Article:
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What About This…? 4.21.2016

By Wayne William Cipriano

This is not exactly like closing the barn door after the horse has escaped, but it is close.  I am speaking about the new rules that govern claiming strategies for Social Security Benefits (SSBs).

I just heard about them April 18 and they do not apply to either of us, but if you ever plan to collect SSBs and you are between the ages of 62 and 70, they may have a huge impact on you.  If you fall outside these age limits you might as well go on to the rest of the newspaper.

Some of you might remember a SSB claiming strategy that allowed a recipient to begin taking their SSB at age 62 and collect it for eight years.  Then, at age 70, the point at which delaying SSBs no longer increases the eventual benefit, the recipient could repay the entire amount received and apply for their increased, aged 70 benefit as if they had never taken a dime in benefits. What that amounted to was an interest-free loan from the Federal government over an eight-year-period.

Yes, it may be difficult to summon the discipline to save or invest those payments over an eight-year period, keep all the profits from saving or investing over that time, and pay back only the amount received in SSBs.  But, a lot of people did.  So many in fact that this very good deal for us was outlawed a couple of years ago.

Now, two other potentially good deals are being modified and in one case those effected have only a few days to use this soon-to-disappear strategy. What great financial benefit will the Feds next eliminate?  The Roth IRA?  It is such a good deal it would not surprise me if they did.  But, that is fodder for another article.

There are two SSB strategies that are being changed:  File and Suspend (F&S), and Restricted Application (RA).  The first ends on May 1, 2016, just a few days from now.  F&S allows you at full retirement age, to apply for your SSBs, making your spouse eligible to collect a spousal benefit based on your earning record.  Then you immediately suspend the collection of your own benefit, allowing you to wait longer to receive this benefit, which then gets slightly larger every month you delay until you reach age 70 when the monthly increases stop.  All this time, while you suspended your SSBs, your spouse received the monthly spousal benefit. This is a really nice strategy and many took advantage of it.

Unfortunately for us, but good for the Social Security Fund, I guess, this F&S strategy will no longer exist after April 30, 2016, (nine calendar days from today).  If you think you might be interested, do some Internet research immediately, talk to someone who understands SSBs.

The second strategy, RA, is not as urgent but may be important to you.  However, if you were born in 1954 or later, forget-about-it, it is too late to do anything, youth is finally punished.  If you are 62 to 70, this second strategy might work out for you.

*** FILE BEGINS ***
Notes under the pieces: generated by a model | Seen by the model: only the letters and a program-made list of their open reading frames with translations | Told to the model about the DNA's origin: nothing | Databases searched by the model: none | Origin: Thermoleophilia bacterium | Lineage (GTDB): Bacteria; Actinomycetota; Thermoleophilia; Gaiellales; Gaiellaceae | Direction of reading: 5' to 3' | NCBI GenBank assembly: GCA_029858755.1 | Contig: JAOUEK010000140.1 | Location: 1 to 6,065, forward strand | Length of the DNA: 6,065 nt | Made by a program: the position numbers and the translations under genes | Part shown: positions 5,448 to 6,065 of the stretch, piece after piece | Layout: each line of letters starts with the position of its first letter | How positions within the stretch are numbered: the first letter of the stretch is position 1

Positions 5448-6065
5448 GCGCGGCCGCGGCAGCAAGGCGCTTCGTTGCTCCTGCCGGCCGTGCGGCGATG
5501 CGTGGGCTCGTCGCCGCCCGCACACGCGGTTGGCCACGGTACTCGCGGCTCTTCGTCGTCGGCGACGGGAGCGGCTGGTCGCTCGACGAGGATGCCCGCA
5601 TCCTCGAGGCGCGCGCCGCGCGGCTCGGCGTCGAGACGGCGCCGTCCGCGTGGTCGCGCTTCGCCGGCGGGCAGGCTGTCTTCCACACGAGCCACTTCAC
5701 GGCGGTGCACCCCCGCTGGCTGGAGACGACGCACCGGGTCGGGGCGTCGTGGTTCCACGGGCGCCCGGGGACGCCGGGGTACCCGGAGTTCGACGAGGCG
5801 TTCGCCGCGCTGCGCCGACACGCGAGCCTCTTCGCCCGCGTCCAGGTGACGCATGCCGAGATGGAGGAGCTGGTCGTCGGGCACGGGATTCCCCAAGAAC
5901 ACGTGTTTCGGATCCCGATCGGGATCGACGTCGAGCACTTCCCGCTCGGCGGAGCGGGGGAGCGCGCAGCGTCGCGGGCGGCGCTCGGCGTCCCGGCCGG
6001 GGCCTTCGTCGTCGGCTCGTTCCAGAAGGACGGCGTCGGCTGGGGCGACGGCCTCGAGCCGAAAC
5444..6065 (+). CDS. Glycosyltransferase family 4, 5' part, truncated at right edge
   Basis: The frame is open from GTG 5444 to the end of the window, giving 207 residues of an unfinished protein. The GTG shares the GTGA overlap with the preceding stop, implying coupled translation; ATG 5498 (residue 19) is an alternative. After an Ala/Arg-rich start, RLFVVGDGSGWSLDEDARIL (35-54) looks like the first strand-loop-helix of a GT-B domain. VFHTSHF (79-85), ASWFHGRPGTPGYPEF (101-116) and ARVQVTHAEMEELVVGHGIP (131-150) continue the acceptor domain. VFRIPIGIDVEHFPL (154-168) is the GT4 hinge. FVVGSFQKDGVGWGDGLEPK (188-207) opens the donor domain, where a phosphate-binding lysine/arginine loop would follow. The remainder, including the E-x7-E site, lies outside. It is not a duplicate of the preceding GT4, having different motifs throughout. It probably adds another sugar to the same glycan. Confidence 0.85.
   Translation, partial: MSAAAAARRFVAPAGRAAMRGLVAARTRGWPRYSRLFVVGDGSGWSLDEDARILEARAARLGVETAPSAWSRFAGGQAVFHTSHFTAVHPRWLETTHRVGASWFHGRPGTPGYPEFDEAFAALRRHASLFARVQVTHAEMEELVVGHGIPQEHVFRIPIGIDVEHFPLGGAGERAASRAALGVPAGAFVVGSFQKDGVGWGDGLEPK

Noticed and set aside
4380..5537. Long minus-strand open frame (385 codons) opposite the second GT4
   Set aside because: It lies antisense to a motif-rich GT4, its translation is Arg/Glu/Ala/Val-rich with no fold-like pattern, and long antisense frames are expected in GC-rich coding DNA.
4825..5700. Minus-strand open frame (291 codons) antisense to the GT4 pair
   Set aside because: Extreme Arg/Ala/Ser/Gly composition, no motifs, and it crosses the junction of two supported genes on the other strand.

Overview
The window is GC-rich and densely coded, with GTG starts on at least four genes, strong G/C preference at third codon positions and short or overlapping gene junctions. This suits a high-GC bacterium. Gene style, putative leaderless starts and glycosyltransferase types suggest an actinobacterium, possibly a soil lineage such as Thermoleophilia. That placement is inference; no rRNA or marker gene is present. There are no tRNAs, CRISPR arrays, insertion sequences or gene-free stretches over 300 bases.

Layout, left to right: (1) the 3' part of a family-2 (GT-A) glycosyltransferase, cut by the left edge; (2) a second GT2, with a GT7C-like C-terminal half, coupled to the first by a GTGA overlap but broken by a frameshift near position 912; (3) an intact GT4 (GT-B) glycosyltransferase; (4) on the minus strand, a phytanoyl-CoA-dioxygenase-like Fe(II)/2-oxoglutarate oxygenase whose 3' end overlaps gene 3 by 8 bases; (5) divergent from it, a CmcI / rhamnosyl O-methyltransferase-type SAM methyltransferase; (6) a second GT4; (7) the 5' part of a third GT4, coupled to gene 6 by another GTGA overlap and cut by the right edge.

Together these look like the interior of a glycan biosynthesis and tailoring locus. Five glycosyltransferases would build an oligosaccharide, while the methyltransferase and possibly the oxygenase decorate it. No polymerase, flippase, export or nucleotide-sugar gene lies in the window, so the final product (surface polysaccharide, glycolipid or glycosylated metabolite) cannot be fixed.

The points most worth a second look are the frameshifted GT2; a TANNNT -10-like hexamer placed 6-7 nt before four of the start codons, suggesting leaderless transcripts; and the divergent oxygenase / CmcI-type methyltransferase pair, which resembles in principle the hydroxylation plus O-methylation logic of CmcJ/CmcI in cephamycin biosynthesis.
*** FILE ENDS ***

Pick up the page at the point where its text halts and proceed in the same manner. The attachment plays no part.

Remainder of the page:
At your full retirement age you can apply for a spousal benefit based on your spouse’s work record while leaving the benefits you have earned based on your own work record alone.  Your spouse must be taking their SSBs at this time, while your eventual benefit at age 70 goes up each month you delay taking it as you continue to collect your spousal benefit.

At age 70, you cease collecting your spousal benefit and apply for the SSBs your own work record has earned for you and which has been increasing a bit every month since you turned 62 and delayed taking it.  This seems to make most sense for the spouse making the largest SSBs, providing everyone lives forever.  Life happens, and everyone’s situation is different, but it is worth checking out.  And, once again, this RA strategy is only available to spouses older than 62 in 2015.

I understand how confusing this sounds, and, like doing your own tax returns where you know every little rule and regulation but cannot help your neighbor who has a different set of circumstances than you, am only giving what information I have learned today as it effects our family.  You must investigate these two recently changed strategies for your self to see if they can benefit your individual situation.

You must act quickly in the case of File and Suspend and if you decide that Restricted Application is right for you the sooner you execute it, the better it will work for you.  By the way, if you are already using one of these strategies you can continue to do so, the changes will not affect you.

Social Security, unlike dodge ball, has some very mysterious rules. Once you understand those rules you can, very well may use them to enhance the Social Security income you and your spouse will acquire. If those rules baffle you, do not just rely on what I have said, find someone who knows those rules and can apply them to your specific situation, someone you trust to do so.

Do not delay, get in gear. We are talking money here.